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Ontario Finance Minister Charles Sousa talks in Ottawa, on Monday, Dec. 21, 2015. (FRED CHARTRAND/THE CANADIAN PRESS)
Ontario Finance Minister Charles Sousa talks in Ottawa, on Monday, Dec. 21, 2015. (FRED CHARTRAND/THE CANADIAN PRESS)

Ontario increases tax refund for first-time home buyers Add to ...

Ontario will refund first-time home buyers up to $4,000 from the land-transfer tax, a small step to ease the pain of the exploding Toronto housing market.

The pocketbook measure may buy the governing Liberals some goodwill among younger middle-class voters, but observers dismissed it as a marginal move that will not really make it easier to break into the market. The refund takes effect Jan. 1, 2017.

“Purchasing your very first home is one of the most exciting decisions in a young person’s life,” Finance Minister Charles Sousa told the legislature in Monday’s fall economic statement. “But many are worried about how they will be able to afford their first condo or house.”

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The up-to-$4,000 refund will effectively remove the land-transfer tax from the first $368,000 of a home price for anyone buying their first home. First-time home buyers are currently eligible for an up-to-$2,000 refund.

The average price of a home in Toronto and area in October was $762,975, according to the Toronto Real Estate Board. Prices ranged from an average of $429,407 for a condominium to more than $1-million for a detached house.

Mr. Sousa opted for a much milder measure than British Columbia, which imposed a 15-per-cent tax on foreign buyers this summer to cool home prices in Metro Vancouver. Ontario will restrict the refund to Canadian citizens and permanent residents, but Mr. Sousa suggested he did not want to go any further on curbing foreign ownership for fear of discouraging overseas investment.

“We’re trying to tell the rest of the world that Ontario’s open, that we want to attract more investment,” he told reporters after the speech.

The government will pay for the measure by jacking up the land-transfer tax on other buyers. Any portion of a home price over $2-million will be subject to a tax rate of 2.5 per cent, up from 2 per cent; the rate on a portion of the purchase price of non-home properties – such as commercial buildings – over $400,000 will rise from 1.5 per cent to 2 per cent.

Market experts said $4,000 is too little to have much effect on a home buyer’s purchasing decisions.

“It’s not a game-changer – it’s just pocket money,” Benjamin Tal, deputy chief economist at CIBC World Markets, said in an interview. “It’s not going to change the decision to buy or not to buy or what to buy.”

Added Benjamin Reitzes, senior economist at BMO Capital Markets, in a note to investors: “Given the runaway home price gains in Toronto and the surrounding regions, this hardly makes a dent in worsening affordability and, if anything, just adds more fuel to the housing fire.”

The economic update also reiterated the Liberals’ promise to balance the budget next year, despite a warning last week from the province’s financial accountability office that the government cannot reach balance without either restraining spending or finding more revenue.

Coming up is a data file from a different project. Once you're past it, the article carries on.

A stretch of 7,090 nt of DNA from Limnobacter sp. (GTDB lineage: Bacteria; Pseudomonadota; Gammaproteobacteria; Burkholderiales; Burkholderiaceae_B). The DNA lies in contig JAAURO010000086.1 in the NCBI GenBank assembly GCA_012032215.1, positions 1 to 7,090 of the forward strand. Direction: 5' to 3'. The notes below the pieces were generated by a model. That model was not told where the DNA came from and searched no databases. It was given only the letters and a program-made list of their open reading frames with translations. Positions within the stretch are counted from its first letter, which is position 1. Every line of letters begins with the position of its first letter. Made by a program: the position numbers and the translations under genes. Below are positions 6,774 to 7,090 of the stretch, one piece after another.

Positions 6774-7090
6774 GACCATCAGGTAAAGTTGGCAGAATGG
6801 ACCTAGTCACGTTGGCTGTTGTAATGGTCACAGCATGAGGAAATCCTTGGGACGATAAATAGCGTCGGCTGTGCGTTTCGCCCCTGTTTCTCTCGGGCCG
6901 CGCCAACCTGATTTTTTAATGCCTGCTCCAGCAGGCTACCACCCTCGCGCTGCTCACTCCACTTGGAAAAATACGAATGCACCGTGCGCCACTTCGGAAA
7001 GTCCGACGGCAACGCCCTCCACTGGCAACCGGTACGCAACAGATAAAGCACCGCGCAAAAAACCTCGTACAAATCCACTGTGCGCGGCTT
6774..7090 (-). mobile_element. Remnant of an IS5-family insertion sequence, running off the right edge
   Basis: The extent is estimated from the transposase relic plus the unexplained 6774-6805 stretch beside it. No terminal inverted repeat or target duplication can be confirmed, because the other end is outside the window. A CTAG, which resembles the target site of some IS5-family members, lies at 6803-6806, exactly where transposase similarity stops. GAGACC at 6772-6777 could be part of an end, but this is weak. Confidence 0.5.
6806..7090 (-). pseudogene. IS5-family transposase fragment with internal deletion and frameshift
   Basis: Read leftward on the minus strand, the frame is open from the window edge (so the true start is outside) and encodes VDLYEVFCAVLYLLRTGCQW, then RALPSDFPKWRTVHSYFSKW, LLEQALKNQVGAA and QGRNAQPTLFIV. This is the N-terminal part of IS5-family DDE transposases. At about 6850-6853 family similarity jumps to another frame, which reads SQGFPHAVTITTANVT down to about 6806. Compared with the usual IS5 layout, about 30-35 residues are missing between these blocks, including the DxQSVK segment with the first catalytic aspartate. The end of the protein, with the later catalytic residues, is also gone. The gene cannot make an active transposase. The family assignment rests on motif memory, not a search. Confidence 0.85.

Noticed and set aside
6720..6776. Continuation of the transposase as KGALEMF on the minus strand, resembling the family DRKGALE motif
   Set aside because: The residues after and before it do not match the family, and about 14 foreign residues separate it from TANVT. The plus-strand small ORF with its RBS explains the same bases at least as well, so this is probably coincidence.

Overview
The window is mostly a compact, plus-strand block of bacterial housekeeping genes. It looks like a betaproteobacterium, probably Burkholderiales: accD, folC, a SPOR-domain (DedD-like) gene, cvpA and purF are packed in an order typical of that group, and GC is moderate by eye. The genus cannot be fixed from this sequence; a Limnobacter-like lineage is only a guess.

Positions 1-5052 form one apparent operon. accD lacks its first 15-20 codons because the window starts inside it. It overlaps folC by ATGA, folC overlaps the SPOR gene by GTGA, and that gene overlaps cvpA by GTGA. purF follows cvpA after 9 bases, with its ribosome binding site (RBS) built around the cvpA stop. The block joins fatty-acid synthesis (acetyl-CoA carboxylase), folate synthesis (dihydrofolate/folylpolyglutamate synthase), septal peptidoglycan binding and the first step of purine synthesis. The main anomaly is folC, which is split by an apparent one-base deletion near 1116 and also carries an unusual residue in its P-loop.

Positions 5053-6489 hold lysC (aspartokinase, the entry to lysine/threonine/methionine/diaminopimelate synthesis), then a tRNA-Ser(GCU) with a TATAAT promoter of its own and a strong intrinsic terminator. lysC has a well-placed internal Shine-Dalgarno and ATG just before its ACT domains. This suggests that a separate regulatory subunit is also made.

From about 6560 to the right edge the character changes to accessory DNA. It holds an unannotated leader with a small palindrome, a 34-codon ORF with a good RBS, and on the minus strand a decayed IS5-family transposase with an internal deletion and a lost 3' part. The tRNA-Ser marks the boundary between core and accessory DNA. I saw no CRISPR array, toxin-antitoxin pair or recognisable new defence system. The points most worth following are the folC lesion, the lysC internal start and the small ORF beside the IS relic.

Mr. Sousa on Monday steered clear of any talk of cuts. Instead, he highlighted spending in several areas – including $140-million for hospitals to bring down wait times and $65.5-million to create more child-care spaces – as the Liberals look to curry favour with voters and turn around cratering poll numbers in the run-up to the 2018 election.

He did, however, concede that he will have to pull $800-million over two years out of the province’s financial reserves to make sure the books are balanced.

Progressive Conservative finance critic Vic Fedeli said the land-transfer tax break was merely a “distraction” from this bigger fiscal picture.

“This is like jingling keys in front of a baby,” he said. “Instead of talking about the waste, mismanagement and scandal, we talk about this smaller item.”

NDP finance critic Catherine Fife said the government missed an opportunity to tackle other aspects of the province’s housing problem, such as a lack of affordable housing that has led to precarious living for lower-income Ontarians and years-long waiting lists for social housing.

“Affordable housing is an economic stabilizer. This government has had 13 years to put something into place,” she said, describing the $4,000 refund as a “Band-Aid … to make it look like they’re responding to the needs of Ontarians.”

The province’s real estate lobby, however, heaved a sigh of relief. Realtors had urged the government to cut the land-transfer tax instead of taking steps to cool the market, which could have eaten into their business.

Tim Hudak, incoming CEO of the Ontario Real Estate Association, said cutting the tax would help ease the upfront cost of buying a house.

“For millennials, which they call Generation Screwed, it’s increasingly difficult to get that Canadian dream of home ownership,” he said. “I’m very pleased that Premier [Kathleen] Wynne and Finance Minister Sousa are listening.”

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